Earlier this week, I completed a “clean slate” exercise on the S&P 500 chart.
You see, my charts become pretty busy over time, because I draw lots of trend lines and put notes on the charts as well. Basically, I consider charts to be the way you have a conversation with the markets! And after a while, the conversation gets a little muddy, and you need to reset.
My normal S&P 500 chart looks like this:
Viewers of The Final Bar on StockCharts TV will probably be very familiar with this daily SPX chart, because we review it on pretty much every episode of the show!
Every line drawn on that chart comes from some moment where, in reviewing the chart, I felt that I needed to indicate a particular level or trend or pattern. Over time, the chart can accumulate quite a bit of noise!
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So I saved a new version of this chart and went with a completely clean slate. Okay, I did add back the moving averages and RSI, but other than that it’s pretty clean!
What jumps out at you as you’re looking and reflecting on the price movements and price patterns? For me, I was immediately drawn to the higher lows from October to December to March. I drew that trendline first (dashed blue line), and it struck me that my first takeaway was the bullish pattern of higher lows over time.
Next, I noticed how we were approaching the February high around 4200, so I drew a dashed pink line to indicate this important resistance level. It turns out Thursday’s close was almost exactly at this level, and then Friday’s drop pulled right back below 4200.
Finally, I noticed the symmetry around the 4100 level. The S&P 500 hit 4100 in early December of last year, and I would argue that February’s run to 4200 was essentially a failed attempt to break above that December high. We spent most of the last six weeks sitting right around 4100, so that trendline was added next.
I sat back and reviewed my trendline analysis, and realized that I was missing one of the most effective ways to identify potential support and resistance levels between two extreme prices: Fibonacci Retracements. When a market has established a significant high (SPX 4800 in January 2022) and then a significant low (SPX 3500 in October 2022), Fibonacci Retracements can help to anticipate where the market may retrace as the price attempts to push higher and regain the previous highs.
When I applied the Fibonacci ratios to the chart, I remembered why I was so focused on the 4000 level in the 4th quarter of last year. This represented a 38.2% retracement of the 2022 range and seemed to be a likely upside target on the initial rally off the October lows.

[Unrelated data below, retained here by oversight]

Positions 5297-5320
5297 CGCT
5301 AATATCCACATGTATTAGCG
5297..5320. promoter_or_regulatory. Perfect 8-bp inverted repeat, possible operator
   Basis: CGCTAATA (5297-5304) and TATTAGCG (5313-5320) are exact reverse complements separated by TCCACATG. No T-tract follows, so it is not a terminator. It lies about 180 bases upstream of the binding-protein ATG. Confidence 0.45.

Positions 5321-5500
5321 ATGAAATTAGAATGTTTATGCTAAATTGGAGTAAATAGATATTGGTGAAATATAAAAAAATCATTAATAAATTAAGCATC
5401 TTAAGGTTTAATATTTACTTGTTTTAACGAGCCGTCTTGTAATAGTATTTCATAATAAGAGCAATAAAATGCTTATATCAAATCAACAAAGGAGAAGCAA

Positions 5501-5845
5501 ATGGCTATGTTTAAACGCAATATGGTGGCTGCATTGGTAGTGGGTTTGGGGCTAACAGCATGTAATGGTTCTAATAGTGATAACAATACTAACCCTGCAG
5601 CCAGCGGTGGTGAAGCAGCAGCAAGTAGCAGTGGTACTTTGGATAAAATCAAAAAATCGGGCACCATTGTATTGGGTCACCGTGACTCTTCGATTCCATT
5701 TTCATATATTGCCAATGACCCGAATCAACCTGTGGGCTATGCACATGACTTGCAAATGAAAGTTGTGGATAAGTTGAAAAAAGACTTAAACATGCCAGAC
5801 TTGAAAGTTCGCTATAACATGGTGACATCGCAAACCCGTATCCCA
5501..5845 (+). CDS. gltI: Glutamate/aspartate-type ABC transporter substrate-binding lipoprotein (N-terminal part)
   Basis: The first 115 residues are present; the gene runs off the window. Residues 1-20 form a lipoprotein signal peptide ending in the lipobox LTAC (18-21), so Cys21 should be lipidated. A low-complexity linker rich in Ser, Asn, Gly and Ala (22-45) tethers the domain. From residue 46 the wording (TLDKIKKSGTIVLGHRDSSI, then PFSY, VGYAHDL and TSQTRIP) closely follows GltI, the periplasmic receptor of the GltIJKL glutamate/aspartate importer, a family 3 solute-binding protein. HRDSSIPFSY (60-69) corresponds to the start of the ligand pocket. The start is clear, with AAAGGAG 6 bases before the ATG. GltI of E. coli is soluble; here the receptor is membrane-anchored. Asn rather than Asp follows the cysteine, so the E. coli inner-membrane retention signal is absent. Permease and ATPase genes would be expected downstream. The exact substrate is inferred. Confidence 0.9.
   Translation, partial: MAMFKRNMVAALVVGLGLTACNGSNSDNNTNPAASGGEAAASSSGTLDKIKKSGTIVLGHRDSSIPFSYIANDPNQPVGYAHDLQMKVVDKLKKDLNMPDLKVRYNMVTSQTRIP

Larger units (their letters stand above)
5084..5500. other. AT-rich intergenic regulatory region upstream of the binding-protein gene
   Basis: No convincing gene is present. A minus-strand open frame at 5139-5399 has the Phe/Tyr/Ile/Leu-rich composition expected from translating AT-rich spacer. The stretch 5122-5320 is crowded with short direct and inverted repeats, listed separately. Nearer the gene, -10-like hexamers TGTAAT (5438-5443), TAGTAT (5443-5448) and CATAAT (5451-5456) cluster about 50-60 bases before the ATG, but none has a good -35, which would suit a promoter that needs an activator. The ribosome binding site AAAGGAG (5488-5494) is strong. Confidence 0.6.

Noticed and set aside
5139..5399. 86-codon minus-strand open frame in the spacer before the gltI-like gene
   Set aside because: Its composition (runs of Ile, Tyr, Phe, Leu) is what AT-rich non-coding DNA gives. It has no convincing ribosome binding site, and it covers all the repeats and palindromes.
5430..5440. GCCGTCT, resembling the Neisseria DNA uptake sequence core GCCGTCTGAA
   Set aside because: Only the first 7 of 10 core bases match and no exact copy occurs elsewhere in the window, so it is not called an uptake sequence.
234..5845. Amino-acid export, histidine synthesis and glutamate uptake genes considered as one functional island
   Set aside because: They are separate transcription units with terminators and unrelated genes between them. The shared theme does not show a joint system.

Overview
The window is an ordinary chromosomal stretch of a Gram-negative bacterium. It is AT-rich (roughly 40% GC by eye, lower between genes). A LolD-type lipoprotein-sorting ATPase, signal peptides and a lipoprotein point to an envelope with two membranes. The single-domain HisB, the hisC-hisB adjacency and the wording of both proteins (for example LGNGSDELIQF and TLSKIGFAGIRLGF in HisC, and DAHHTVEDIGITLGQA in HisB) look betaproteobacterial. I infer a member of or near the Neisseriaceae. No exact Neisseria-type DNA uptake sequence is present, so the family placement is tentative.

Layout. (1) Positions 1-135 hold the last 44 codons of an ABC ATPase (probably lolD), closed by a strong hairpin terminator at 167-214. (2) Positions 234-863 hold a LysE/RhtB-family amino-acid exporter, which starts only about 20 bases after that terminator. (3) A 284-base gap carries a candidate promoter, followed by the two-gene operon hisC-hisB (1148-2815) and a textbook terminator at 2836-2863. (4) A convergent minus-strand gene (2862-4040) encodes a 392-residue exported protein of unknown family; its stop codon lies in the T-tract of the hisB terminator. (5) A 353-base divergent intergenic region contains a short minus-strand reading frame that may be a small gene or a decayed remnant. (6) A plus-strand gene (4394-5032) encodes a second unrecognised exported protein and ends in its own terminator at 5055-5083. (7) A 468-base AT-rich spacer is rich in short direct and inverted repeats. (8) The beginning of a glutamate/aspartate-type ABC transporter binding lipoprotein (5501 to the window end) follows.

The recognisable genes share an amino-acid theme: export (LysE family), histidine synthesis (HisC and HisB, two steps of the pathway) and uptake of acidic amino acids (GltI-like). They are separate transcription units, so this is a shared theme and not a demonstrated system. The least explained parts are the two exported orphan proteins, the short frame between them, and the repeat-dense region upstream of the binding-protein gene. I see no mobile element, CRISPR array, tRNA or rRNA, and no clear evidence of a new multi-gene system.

Sure enough, we hit 4000 in November and spent about four weeks chopping around that price point. When we finally saw a follow-through move above 4000 in January, that opened the way to the 50% level around 4155, which was reached in early February.
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For the last six weeks, we’ve been talking about the S&P 500 hitting 4200 and whether it can eclipse the February high. This chart now reminded me that the 50% Fibonacci level was also at play here, and getting above 4155 was an important milestone as well.
So if the SPX does indeed power above the February high next week (still very much an open question in my opinion!), what’s the next upside objective?
A 61.8% retracement of the 2022 selloff would take the SPX to around 4310. That is pretty much exactly at the August 2022 high! Here, we have a “confluence of resistance” where traditional support and resistance analysis aligns with Fibonacci retracements. Based on the narrow leadership in 2023, and the anemic breadth conditions persisting through this week, I would expect a move above 4300 to be highly unlikely.
What if the S&P 500 index fails here and pushes back lower? Well, we have plenty of support levels and Fibonacci levels below the current price, including the 4150 and 4100 price points. I’m immediately drawn to 4000, which represents a “confluence of support” based on Fibonacci analysis, the 200-day moving average, and the trendline we mentioned at the beginning of this article.
There is plenty to be bullish about, with strong uptrends in many equities and our Market Trend Model remaining bullish on all three time frames. But, when markets are facing significant overhead resistance, I have to question the risk vs. reward at current levels.
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David Keller, CMT
Chief Market Strategist
Disclaimer: This blog is for educational purposes only and should not be construed as financial advice. The ideas and strategies should never be used without first assessing your own personal and financial situation, or without consulting a financial professional.
The author does not have a position in mentioned securities at the time of publication. Any opinions expressed herein are solely those of the author and do not in any way represent the views or opinions of any other person or entity.